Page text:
Little-Known Heart Attack and Stroke Triggers: New Insights

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Bottom Line Health


Cardiovascular disease causes one out of every three deaths in the US—and it has three main henchmen…

Heart attack, when a blocked cardiac artery cuts off blood flow to the heart muscle, affecting about 735,000 people each year.

Sudden cardiac death (SCD), commonly known as cardiac arrest, when chaotic activity in the heart’s electrical system causes it to stop functioning—a condition that strikes 325,000 people yearly.

Ischemic stroke, when blood flow is blocked to the brain, occurring in nearly 800,000 people every year.

If you ask most cardiologists what leads to these “acute cardiovascular events,” they’ll talk about conventional risk factors, such as elevated cholesterol, high blood pressure, a sedentary lifestyle, diabetes and smoking.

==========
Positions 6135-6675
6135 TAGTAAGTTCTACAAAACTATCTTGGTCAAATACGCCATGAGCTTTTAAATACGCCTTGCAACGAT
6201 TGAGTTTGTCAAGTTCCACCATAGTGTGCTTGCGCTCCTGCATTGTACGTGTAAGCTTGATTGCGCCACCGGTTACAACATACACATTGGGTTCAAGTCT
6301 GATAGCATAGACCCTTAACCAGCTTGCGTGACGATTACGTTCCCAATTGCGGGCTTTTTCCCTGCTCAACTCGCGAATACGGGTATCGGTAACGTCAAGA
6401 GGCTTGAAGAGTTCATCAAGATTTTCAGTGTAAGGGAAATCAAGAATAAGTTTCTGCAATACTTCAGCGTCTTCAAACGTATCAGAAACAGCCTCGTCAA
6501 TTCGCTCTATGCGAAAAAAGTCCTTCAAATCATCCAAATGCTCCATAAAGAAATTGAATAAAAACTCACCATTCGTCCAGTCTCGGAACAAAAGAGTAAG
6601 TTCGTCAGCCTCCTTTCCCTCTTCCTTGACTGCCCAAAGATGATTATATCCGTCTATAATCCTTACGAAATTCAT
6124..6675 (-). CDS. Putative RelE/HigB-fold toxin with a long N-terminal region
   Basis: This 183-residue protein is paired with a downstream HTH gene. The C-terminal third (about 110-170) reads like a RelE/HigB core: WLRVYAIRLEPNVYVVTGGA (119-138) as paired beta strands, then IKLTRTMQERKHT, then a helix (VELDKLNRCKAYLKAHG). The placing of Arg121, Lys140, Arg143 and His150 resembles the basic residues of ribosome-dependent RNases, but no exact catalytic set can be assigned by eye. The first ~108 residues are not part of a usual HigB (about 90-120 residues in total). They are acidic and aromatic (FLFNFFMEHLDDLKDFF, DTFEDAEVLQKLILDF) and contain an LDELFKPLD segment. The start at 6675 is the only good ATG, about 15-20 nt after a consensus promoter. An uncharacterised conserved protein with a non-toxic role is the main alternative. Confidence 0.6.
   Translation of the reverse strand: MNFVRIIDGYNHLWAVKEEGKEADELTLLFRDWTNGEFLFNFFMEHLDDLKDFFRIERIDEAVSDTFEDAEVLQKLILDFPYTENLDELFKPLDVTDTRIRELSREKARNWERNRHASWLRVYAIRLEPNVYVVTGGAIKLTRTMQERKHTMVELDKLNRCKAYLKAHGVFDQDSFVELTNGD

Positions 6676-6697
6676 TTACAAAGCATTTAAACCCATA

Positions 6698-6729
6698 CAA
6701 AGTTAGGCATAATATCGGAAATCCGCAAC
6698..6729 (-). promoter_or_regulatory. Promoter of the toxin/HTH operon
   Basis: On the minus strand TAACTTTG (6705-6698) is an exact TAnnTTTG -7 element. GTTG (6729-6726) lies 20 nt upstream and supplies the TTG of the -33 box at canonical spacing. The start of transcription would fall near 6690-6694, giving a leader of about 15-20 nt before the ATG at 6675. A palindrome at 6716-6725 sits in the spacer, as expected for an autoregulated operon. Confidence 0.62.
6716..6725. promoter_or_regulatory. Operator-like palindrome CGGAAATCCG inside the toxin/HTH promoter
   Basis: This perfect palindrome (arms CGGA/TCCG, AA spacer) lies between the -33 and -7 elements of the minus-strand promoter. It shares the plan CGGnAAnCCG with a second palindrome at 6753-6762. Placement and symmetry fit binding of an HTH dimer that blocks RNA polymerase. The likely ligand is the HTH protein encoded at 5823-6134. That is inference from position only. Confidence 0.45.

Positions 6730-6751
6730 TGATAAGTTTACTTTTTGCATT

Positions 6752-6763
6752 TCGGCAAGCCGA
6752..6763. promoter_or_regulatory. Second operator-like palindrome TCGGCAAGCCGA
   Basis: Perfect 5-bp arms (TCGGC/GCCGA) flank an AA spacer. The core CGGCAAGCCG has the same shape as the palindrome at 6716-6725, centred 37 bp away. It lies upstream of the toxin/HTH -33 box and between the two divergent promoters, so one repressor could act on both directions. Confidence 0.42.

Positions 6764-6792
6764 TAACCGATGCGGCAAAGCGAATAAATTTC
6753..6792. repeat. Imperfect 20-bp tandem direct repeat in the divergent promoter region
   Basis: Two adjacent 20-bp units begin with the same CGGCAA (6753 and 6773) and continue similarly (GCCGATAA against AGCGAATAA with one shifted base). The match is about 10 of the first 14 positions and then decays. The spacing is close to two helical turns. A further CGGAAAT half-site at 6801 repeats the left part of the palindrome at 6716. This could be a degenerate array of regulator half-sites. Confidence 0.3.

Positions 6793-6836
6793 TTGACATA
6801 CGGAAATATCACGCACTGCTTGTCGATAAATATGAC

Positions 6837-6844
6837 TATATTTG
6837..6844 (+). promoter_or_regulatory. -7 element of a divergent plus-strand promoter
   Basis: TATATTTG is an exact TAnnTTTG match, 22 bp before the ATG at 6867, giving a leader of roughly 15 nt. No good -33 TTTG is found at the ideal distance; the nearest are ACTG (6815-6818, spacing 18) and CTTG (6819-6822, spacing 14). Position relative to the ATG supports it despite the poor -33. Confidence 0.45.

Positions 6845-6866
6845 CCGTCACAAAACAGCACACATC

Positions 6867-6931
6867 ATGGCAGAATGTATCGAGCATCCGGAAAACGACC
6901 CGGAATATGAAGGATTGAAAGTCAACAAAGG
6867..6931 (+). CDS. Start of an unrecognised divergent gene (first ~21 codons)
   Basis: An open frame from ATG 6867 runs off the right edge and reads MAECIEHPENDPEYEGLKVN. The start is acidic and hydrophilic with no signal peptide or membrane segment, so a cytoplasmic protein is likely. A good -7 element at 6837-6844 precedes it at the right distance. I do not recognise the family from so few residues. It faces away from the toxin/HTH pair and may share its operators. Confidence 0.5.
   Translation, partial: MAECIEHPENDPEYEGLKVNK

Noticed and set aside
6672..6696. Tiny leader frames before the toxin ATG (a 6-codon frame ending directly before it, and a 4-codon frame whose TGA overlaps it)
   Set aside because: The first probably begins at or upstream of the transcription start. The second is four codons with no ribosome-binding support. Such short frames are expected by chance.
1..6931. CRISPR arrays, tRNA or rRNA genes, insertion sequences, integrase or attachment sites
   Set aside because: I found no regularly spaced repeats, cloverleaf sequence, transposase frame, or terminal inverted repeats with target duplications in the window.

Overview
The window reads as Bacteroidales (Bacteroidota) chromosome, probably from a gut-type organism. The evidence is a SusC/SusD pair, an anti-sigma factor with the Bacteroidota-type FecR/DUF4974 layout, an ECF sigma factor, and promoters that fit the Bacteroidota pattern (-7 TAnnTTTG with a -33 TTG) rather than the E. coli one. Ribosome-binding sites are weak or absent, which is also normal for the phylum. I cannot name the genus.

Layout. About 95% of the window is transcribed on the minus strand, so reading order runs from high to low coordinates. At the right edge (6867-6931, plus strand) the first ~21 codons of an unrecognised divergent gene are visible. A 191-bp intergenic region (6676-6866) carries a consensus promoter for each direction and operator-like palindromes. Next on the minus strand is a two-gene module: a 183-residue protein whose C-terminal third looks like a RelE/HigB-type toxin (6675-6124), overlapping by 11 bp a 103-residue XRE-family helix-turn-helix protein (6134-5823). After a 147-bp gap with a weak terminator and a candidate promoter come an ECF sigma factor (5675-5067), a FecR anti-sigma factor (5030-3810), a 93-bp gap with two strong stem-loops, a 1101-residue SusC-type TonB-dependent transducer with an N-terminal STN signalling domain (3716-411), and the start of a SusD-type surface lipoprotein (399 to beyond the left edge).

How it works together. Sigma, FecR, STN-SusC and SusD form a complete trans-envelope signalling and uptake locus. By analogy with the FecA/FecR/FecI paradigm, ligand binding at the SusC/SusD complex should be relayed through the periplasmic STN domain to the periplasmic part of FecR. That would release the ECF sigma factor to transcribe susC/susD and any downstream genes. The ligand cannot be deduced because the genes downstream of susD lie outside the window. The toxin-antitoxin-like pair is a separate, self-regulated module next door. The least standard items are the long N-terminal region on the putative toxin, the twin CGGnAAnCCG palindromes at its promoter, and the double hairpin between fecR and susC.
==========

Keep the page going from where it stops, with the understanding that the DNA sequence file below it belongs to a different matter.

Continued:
There’s more to the story: Roughly half of all acute cardiovascular events are precipitated by little-known physical, emotional and chemical stressors, according to research. Exposure to these stressors can trigger a sudden, potentially harmful increase in the activity of the sympathetic nervous system, the “fight-or-flight” mechanism that prepares the body to respond to stress by temporarily accelerating heart rate, raising blood pressure and increasing blood clotting.

Because an estimated 85% of adults over age 50 have some degree of atherosclerotic cardiovascular disease, largely due to the risk factors listed above, the already-compromised arteries of the heart muscle or brain may not be able to handle these abrupt physiological changes…and you can end up suffering a heart attack, SCD or stroke